To treat it, he approaches the young lion and teaches him a few playful (and sometimes painful) lessons about learning from the past, not run from it. He also points out that the spirit and values of Simba's late father Mufasa continue to live in Simba himself. During this scene, Rafiki incessantly repeats the Swahili phrase "Asante sana, squash banana, we we nugu, mi mi apana", which roughly translates to "Thank you very much, squash banana, you are a baboon, and I am not". When Simba decides to return to Pride Rock and fight Scar for the kingship, Rafiki accompanies him, demonstrating his kung fu skills in battle against the hyenas. At the end of the film, Rafiki raises Simba and Nala's new-born cub atop Pride Rock for everyone to see, echoing the beginning of the film.
Judging by their meeting at Timon and Pumbaa's home, it would seem that Simba had not met Rafiki before that point, or at the very least does not remember him.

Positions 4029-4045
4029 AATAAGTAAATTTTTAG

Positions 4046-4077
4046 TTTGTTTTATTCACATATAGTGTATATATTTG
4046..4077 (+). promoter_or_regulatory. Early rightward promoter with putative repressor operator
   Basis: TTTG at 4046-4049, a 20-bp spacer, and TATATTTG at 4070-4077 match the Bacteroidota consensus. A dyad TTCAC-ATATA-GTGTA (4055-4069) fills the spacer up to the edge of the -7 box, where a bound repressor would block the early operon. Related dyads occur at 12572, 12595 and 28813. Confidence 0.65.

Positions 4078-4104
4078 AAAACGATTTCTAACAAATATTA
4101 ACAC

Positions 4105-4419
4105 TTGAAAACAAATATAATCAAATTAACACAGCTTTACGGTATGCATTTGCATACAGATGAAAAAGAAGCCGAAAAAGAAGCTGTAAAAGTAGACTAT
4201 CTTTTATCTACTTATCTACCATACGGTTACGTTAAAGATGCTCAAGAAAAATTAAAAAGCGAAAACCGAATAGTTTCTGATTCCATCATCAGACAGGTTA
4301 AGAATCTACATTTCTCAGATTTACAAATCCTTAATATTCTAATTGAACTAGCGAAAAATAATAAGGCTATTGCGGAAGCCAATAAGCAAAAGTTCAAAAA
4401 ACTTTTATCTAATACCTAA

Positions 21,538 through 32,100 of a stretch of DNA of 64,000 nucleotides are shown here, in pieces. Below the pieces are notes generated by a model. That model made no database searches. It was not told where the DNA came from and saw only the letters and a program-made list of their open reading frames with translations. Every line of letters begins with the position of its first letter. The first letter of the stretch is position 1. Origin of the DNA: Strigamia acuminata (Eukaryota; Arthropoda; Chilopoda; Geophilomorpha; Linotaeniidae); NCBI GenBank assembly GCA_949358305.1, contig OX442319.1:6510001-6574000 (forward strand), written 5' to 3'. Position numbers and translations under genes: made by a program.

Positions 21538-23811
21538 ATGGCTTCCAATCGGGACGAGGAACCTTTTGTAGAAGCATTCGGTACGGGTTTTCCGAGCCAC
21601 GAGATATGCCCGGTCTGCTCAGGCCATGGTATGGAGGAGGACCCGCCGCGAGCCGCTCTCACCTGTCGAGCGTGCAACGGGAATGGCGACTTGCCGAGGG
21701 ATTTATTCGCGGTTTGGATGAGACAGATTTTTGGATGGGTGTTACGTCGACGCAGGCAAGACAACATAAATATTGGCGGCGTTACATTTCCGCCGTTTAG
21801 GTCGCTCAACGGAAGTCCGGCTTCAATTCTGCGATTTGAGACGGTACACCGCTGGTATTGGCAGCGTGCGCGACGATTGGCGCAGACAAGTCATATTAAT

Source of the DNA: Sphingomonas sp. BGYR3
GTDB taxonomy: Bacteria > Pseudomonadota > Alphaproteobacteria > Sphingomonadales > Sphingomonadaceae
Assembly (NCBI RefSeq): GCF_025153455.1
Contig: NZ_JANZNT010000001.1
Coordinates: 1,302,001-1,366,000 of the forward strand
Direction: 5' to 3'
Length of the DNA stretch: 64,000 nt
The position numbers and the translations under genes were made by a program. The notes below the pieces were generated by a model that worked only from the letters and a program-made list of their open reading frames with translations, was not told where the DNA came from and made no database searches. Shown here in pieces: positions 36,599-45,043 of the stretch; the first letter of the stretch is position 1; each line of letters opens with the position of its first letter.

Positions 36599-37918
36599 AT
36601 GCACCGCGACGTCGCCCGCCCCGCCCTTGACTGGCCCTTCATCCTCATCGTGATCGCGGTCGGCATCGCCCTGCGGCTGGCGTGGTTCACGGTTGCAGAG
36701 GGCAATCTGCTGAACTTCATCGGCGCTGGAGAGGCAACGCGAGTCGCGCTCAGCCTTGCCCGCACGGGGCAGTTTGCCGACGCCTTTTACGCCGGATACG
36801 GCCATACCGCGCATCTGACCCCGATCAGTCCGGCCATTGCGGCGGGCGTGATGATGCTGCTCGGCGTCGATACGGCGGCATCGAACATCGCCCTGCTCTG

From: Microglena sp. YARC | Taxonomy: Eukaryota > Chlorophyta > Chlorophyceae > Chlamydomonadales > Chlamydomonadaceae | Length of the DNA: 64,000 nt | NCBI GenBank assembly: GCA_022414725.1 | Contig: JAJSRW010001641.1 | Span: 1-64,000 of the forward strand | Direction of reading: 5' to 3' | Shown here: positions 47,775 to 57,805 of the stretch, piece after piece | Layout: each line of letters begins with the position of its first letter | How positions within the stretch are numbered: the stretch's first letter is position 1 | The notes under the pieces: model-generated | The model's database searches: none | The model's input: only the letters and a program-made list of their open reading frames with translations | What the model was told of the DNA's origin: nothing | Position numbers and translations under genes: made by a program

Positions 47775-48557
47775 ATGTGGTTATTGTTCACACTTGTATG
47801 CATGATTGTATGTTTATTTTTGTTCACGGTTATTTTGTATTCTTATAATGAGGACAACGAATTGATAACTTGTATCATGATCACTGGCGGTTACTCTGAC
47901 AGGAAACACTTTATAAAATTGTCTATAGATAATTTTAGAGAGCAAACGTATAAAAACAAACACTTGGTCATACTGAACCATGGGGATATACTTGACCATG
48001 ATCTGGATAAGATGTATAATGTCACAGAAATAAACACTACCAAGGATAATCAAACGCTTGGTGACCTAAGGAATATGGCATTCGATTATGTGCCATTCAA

In The Lion King II: Simba's Pride, Rafiki is more closely involved with the affairs and politics of the prides and is often seen with the lions. Mufasa's spirit persuades him to bring Simba's daughter Kiara and Zira's son Kovu together as a way of uniting the prides. He then asks if Mufasa is crazy and doubts that the plan will work, and is then immediately buffeted by a strong gust of wind from Mufasa's spirit. Rafiki tries to make them fall in love by singing to them about a place called "Upendi", which means "love" in Swahili. When Simba exiles Kovu, blaming him for the attack set up by Zira, Rafiki sighs sadly on seeing Kovu leave, knowing he is not part of the attack and Simba is defying his father's goals. In the end, he blesses the union of Kovu and Kiara and Kovu is welcomed into the pride. Rafiki appears briefly in The Lion King 1½, teaching Timon the philosophy of "Hakuna Matata" and later convincing Timon to follow Simba to Pride Rock to confront Scar.